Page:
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Cardiac Arrest Warning Signs Differ Between Men and Women

Pretty much everyone knows that if an artery gets clogged it can trigger a heart attack. What many people may not realize is that heart attack symptoms often differ between men and women.

Sure, classic symptoms such as chest pain are common in both sexes. But women are much more likely to have less common symptoms such as fatigue, shortness of breath, a feeling of indigestion or back pain – without any chest discomfort at all.

This can lead to problems getting a proper diagnosis for women. It’s something I remember from the days when I was in training.

Back then, a woman would come in and say she was experiencing shortness of breath and be told she was just having an anxiety attack. Or she would indicate abdominal discomfort that would be diagnosed as a gastric issue when indeed, it was an inferior wall myocardial infarction.

We still see this type of sexism today. “Oh honey, you’re just stressed out.” Or “you’re just being hysterical.”

This is a hold-over from the days when hysteria was deemed to be a woman’s disease – derived from the Greek word “hystera,” which means uterus. It was believed that hysteria was caused by a defect in the uterus or womb. So only women could be become hysterical.

Even now, women are being treated by young male doctors — guys in their 30’s and 40’s — who brush aside women’s concerns without a second thought.

Cardiac Arrest: Warning Signs Differ Between Men and Women

Cardiac arrest isn’t the same thing as a heart attack.

A heart attack (myocardial infarction) happens when there is a blockage and your heart can’t get enough oxygen-rich blood.

Sudden cardiac arrest, on the other hand, occurs when the heart’s electrical system malfunctions. The heart suddenly and unexpectedly stops beating. It can no longer deliver blood to the rest of your body, so everything just starts shutting down.

It is a leading cause of natural deaths here in the U.S., and nearly 90% of sudden cardiac arrests are fatal. Even worse, it’s estimated that one out of about every seven people in the U.S. will die of sudden cardiac death in the course of a year.

We often hear that there are no warning signs of sudden cardiac arrest. But an August 2023 Cedars-Sinai study found that many people experience warning symptoms up to 24 hours beforehand. And once again, the symptoms vary by sex.

Men displayed a variety of symptoms which included chest pain, labored breathing and sweating.

Women? Not so much. Labored breathing was the only significant symptom associated with sudden cardiac arrest.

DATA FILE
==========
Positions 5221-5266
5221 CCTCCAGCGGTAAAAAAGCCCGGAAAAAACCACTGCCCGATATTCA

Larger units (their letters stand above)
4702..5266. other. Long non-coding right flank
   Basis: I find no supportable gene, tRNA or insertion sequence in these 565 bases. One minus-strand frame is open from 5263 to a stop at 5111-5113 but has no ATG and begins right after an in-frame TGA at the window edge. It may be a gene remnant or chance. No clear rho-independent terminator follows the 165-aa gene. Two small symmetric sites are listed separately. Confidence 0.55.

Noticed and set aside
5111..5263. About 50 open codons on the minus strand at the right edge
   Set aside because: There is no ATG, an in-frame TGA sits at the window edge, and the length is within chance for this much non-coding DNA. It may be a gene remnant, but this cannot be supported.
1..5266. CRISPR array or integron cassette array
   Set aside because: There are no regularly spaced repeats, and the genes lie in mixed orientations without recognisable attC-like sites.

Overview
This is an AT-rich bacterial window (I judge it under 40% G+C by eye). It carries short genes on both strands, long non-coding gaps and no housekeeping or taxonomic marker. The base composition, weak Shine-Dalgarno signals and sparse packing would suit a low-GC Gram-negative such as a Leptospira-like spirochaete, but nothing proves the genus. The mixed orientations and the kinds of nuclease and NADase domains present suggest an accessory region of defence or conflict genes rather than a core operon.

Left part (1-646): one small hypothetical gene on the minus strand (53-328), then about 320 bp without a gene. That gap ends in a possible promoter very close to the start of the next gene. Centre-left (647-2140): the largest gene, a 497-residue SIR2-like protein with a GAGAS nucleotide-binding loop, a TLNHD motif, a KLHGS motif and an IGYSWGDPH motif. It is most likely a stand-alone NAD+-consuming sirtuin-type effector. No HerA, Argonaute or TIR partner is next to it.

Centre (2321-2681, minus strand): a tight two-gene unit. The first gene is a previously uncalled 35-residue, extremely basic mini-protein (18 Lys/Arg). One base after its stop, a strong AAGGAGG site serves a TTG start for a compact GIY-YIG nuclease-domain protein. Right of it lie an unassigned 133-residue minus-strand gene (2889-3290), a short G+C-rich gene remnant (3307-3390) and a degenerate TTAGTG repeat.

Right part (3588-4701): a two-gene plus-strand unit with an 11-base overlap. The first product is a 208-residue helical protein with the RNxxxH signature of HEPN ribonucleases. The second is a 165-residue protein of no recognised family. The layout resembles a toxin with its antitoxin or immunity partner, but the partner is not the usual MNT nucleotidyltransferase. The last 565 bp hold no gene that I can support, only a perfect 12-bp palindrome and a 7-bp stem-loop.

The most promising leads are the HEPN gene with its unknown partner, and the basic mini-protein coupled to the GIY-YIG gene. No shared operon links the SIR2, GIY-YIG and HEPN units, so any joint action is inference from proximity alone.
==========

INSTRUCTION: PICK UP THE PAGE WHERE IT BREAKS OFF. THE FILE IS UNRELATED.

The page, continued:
So imagine how much harder it is for a woman to be taken seriously and diagnosed properly if she walks into the ER and says she is having a hard time breathing?

These are two examples of why it is so important for women to recognize their own heart symptoms and insist on treatment when doctors are saying “No.”

Know When to Call 911

Preventive measures for both heart attacks and cardiac arrest are very similar, whether you are male or female.

You know the drill.

Eat a heart healthy diet, get plenty of physical activity, maintain a healthy weight and take control of your blood pressure.

But when it comes to the risk of cardiac arrest, it’s also very important to correct certain mineral imbalances that may cause your heart’s electrical system to malfunction.

More importantly, knowing when to call 911 is CRITICAL!

Whether you are male or female, please forget the stereotypical “elephant sitting your chest” scenario.

Instead, call 911 immediately if you ever…

  • Experience severe chest pain
  • Have sudden difficulty breathing or unexplained shortness of breath
  • Feel like your heart is beating so fast it will burst out of your chest
  • Experience jaw, back, arm or abdominal pain – possibly accompanied with nausea, vomiting, and sweating
  • Suffer immediate or severe abdominal pain

For a heart attack, you can administer aspirin to help prevent dangerous clotting. Just chew and swallow it while waiting for the ambulance to arrive.

As far as cardiac arrest is concerned – which may be the case when a person stops breathing altogether – doing CPR or using an automated external defibrillator (AED) can greatly improve that person’s chance of survival. Some gyms, offices and public buildings have these readily on hand.

These machines check a person’s heart rhythm and determine if it requires a shock. (Just remember to call 911 before providing support efforts!)

If you don’t have access to an AED or if it fails to resuscitate the patient, stay on the line with 911 and have them talk you through the steps for CPR.

Prevention is key, but it is always good to know how to respond in an emergency situation.


Sudden Cardiac Death. Cleveland Clinic.  Last reviewed Jun 2022.

Tsao CW, Aday AW, Almarzooq ZI, Alonso A, Beaton AZ, Bittencourt MS, Boehme AK, Buxton AE, Carson AP, Commodore-Mensah Y, Elkind MSV, Evenson KR, et al. Heart Disease and Stroke Statistics-2022 Update: A Report From the American Heart Association. Circulation. 2022 Feb 22;145(8):e153-e639.

Reinier K, Dizon B, Chugh H, Bhanji Z, Seifer M, Sargsyan A, Uy-Evanado A, Norby FL, Nakamura K, Hadduck K, Shepherd D, Grogan T, Elashoff D, Jui J, Salvucci A, Chugh SS. Warning symptoms associated with imminent sudden cardiac arrest: a population-based case-control study with external validation. Lancet Digit Health. 2023 Aug 25:S2589-7500(23)00147-4.